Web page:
Children have their own styles and habits of welcoming. Like adults, some are outgoing among circles of friends and family, and even strangers. Trust can come naturally to some when they see how adults generally warm up to an enthusiastic greeting. Other children are shy and turn away from a friendly face. You’ve seen little children turn to bury their faces in the legs, laps or shoulders of their caretakers or parents; some teens lower their heads and mumble “hello” to elders they don’t know well. Being welcoming is a skill you can work on with your child.
For shy children, I love the Red Grammar song “Say Hi”. It came about to help children reach out to those around them in safe ways. Here’s the link to the song and Red putting it in context. Looking someone in the eye and simply saying “hi” is one way to welcome.
Most children, even shy children, are naturally empathetic. They want everyone to feel at home in their groups on Sunday morning. But how can they help with that?
One activity from our Tapestry of Faith Program suggests role playing with the children. To really welcome someone, you need to be open to who they are – their whole selves -without making assumptions. Ask your child to think about how a visiting child might be different from them. Maybe a new child is really missing their parents, or maybe they have a different way of speaking or even speak a different language. Maybe they have trouble using scissors. Maybe even an older child can’t read the chalice lighting words. What could they do to make each of these people feel welcome? Sometimes we think of some people as having special needs. But we all have special needs at some time or other. Babies need to be cared for. Some people need hearing aids as they grow older or become unsteady on their feet. Anyone can find themselves needing crutches or a wheelchair for at least a while. Many of us have been new here and didn’t know what to do on a Sunday morning or where to go.
As I learned in my experience working with Junior High youth this summer at Star Island, some people of color feel uncomfortable in mainly white communities. How can we all create a community that welcomes everyone? Here’s where the adults come in. And it happens through persistent, ongoing work. And it generally comes in small steps. We can make our spaces show inclusivity; read stories where the main character is a person of color, whether the plot of the story is about race or not – because so very often, children are exposed to images and stories, including many good and valuable stories, where white is the norm and that is not named. There are lots of reading lists out there focused on race and identity for children, youth, and families. Here’s a link from Lee and Low Books . There is also a list for book list for children in 3rd-6th grade and other material for children, youth and adults with the TeachIn resources at the Black Lives of UU website. We can look for music and movies with UU values done by artists from many backgrounds – for example, this video I love from Sanctuaries DC, “Love Reaches Out”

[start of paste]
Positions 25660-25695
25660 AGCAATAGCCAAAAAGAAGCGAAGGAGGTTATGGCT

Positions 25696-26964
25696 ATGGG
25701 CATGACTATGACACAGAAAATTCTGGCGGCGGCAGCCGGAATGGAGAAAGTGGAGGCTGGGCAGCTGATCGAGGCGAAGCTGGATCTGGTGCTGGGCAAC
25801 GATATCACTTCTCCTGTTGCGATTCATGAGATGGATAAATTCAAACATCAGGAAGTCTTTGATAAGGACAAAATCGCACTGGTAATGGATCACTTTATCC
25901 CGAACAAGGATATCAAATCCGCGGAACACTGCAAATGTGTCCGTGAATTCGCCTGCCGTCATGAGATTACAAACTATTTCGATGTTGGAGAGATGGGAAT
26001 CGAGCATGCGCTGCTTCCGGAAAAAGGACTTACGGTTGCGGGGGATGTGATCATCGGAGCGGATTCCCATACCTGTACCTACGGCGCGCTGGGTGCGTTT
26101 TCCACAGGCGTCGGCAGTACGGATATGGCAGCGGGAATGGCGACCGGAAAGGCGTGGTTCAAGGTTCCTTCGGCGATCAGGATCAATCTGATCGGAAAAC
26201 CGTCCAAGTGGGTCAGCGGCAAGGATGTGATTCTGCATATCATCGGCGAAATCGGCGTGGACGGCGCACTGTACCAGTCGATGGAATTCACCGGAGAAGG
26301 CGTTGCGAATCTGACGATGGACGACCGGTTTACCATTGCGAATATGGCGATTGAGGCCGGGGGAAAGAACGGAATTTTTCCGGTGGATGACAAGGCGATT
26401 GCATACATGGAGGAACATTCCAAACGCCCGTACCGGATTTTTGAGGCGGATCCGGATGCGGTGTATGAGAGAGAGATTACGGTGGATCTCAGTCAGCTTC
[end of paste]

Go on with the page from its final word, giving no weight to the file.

When we welcome new people, we keep learning. Parker Palmer, a leader in spirituality and social change, has said that when we welcome the stranger, we hear new messages and learn new possibilities. Our natural tendency is to fear the other, but generally we don’t need to feel afraid and when we overcome some of our fears, we feel more at home in the world. So the welcoming is a spiritual practice that benefits each of us.
From Marge Piercy’s poem, The Low Road
It goes on one at a time,
it starts when you care
to act, it starts when you do
it again and they said no,
it starts when you say We
and know who you mean, and each
day you mean one more.
How do you teach your children to be welcoming?
in joyful service,